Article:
Our body also knows how to eliminate any excess cholesterol by converting it into another critical substance, known as bile, which the liver uses to metabolize fats and fat-soluble vitamins, as well as escorting toxins into the intestinal tract for removal. Our body is very efficient at regulating and utilizing all its resources, including cholesterol.

Unfortunately, when taken, statins target the LDL cholesterol, which our bodies depend upon the very most!  HDL cholesterol’s role is basically to remove any excess cholesterol from the arteries once the LDL has repaired the damage to the artery.  

You’d think someone would have discovered this long ago. However, because statins have provided huge profits for many years, someone did benefit!  Unfortunately, millions of their victims are unknowingly paying the ultimate price.

Now that you know what your body does with excess cholesterol, we’ll take a look at how the LDL cholesterol ends up in our arteries, and why we would be in trouble if it weren’t there. For instance, one of LDL cholesterol’s many functions is to maintain the integrity of our arteries, and prevent any potential leakage or blood loss, which is critical to our survival.

The epitheal cells that line the arteries are basically held together by collagen. Vitamin C plays a critical role in the production of collagen, necessary for the integrity of our vascular system. When someone is deficient in Vitamin C, the body will naturally produce LDL in order to fill the Vitamin C void. A few things are responsible for contributing to the vitamin C deficiency, and weakened leaky arteries, such as:

  • Microwave cooking, which destroys from 60 to 90 percent of vitamin C, vitamin E and all B vitamins!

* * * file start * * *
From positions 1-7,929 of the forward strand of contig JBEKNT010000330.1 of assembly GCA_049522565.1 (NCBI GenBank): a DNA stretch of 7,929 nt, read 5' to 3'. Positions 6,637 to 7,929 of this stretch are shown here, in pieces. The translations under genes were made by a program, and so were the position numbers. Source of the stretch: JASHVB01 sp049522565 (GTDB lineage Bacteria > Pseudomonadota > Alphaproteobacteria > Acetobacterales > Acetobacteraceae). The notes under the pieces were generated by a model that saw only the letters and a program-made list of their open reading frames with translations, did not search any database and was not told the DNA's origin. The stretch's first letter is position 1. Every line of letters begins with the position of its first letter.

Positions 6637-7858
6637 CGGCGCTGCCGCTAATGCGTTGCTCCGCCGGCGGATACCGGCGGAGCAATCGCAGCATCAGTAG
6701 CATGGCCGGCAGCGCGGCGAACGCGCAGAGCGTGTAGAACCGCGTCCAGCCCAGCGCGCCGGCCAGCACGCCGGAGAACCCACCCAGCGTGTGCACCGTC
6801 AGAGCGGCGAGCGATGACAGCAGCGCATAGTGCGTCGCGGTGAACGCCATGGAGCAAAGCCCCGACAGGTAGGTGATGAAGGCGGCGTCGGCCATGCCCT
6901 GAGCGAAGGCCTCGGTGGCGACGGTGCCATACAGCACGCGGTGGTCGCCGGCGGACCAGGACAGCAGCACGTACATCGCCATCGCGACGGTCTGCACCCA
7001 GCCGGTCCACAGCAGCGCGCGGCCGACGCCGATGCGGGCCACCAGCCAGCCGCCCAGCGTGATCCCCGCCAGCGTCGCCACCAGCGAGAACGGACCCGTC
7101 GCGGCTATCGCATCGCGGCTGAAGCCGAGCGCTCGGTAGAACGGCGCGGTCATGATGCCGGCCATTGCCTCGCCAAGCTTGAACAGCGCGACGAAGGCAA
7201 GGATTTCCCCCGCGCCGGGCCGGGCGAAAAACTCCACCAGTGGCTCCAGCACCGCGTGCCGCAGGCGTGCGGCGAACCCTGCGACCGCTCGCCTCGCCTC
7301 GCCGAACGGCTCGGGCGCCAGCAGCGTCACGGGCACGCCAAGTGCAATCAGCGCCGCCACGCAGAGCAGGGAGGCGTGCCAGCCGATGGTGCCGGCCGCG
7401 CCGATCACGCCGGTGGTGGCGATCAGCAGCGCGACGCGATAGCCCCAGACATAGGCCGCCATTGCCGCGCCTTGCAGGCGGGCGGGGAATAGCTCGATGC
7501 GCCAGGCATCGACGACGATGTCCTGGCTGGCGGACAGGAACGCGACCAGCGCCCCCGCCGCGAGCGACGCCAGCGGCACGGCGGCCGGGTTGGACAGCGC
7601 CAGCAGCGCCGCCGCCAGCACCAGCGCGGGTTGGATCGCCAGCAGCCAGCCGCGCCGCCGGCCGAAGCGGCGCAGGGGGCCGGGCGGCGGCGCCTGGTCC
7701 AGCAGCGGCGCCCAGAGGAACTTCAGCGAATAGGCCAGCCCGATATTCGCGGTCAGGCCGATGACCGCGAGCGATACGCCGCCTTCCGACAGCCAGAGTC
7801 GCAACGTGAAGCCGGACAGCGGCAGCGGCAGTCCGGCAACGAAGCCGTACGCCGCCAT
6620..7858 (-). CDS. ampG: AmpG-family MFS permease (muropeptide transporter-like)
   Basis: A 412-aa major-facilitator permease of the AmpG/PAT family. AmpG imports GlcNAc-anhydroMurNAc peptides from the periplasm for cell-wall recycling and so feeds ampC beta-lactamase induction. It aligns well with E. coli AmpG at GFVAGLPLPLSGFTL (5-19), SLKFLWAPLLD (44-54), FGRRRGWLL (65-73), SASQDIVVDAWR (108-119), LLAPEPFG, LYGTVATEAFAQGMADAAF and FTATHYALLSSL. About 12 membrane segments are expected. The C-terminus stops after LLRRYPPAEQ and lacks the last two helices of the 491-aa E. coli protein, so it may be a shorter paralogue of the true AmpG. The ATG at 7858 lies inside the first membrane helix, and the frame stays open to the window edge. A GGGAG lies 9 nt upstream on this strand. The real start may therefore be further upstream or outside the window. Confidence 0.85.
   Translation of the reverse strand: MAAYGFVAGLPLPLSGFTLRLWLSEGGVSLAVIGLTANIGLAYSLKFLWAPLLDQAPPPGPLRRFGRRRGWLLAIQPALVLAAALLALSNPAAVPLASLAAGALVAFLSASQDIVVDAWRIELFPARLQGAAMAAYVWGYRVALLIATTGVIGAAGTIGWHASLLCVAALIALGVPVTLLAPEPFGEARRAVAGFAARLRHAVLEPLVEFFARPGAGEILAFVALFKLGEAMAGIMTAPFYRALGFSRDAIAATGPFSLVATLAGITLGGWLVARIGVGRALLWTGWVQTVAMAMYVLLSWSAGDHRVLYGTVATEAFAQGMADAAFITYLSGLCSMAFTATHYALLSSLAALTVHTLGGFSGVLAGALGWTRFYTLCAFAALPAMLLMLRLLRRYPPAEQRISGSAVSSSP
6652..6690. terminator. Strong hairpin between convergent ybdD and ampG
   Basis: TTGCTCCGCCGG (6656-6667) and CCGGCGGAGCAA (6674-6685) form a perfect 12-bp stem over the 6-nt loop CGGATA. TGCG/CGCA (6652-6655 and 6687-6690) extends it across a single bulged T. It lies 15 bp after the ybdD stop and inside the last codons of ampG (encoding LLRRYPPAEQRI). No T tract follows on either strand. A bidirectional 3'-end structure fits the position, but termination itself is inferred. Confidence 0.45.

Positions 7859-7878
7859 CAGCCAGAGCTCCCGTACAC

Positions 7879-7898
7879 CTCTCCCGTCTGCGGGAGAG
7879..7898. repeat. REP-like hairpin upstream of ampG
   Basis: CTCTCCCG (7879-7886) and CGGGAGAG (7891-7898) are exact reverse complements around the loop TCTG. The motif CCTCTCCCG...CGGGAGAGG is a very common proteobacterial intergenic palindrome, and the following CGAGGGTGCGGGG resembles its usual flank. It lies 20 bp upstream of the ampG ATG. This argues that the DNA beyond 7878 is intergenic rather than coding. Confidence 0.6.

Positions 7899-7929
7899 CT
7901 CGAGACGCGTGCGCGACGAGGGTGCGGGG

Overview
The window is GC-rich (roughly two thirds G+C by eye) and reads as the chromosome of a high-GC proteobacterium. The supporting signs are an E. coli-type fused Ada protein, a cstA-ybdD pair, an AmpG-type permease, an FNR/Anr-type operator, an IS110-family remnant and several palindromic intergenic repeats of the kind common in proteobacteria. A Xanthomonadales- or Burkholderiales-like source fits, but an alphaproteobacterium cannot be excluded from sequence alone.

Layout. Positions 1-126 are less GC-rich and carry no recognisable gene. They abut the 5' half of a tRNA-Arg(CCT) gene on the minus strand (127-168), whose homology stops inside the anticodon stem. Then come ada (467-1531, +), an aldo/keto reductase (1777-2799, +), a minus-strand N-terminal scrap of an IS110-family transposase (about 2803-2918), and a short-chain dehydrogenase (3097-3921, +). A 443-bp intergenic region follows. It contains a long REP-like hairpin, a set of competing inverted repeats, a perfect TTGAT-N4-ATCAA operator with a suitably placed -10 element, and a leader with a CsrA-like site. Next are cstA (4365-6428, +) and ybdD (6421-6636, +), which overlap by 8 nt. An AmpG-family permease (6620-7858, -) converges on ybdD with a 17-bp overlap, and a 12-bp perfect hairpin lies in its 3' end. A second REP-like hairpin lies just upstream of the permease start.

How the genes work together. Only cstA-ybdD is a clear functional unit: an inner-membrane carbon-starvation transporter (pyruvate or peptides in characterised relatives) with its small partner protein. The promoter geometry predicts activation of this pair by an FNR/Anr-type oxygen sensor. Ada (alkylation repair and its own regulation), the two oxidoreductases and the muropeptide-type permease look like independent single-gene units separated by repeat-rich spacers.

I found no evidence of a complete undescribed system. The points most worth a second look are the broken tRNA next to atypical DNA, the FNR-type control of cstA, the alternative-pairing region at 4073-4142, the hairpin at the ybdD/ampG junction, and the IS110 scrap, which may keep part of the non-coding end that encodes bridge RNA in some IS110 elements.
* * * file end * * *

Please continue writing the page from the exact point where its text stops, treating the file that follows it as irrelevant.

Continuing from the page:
• Of the 180 most prescribed medications, 114 (over 63 percent) depleted vitamin C, along with many other vitamins and minerals.

  • Many seniors especially are experiencing a serious nutritional deficiency, often due to a poor diet, and too many medications.

Most importantly, vitamin C is readily available, and very affordable (although unlike statin medications, not covered by your insurance)!

Another Contributor To Elevated Cholesterol – Low Thyroid: Two symptoms associated with a hypothyroid (low thyroid) condition are leaky blood vessels and elevated cholesterol. Most doctors would prescribe a statin to resolve this problem. The solution, again, is resolving the underlying problem, the hypothyroid condition. Once your thyroid function has been normalized, your cholesterol level will soon stabilize.

What Are Some Of the “Benefits” Of Taking Cholesterol Lowering Statins?

  • Congestive heart failure and cardiomyopathy (Dr. Langsjoen, Life Extension magazine, 2004 February, p. 14).

  • Calcification of the arteries – basically turning you into a cardiac invalid (Life Extension magazine, March 2004, p. 67).

  • Then, increasing your risk of experiencing kidney failure is just an added benefit (Journal of Nutritional and Environmental Medicine, 2003;13:13-22).

So, the question remains: What “true benefits” do cholesterol-lowering medications really provide? To date, none.

Read other articles and learn more about Dr. David Tanton.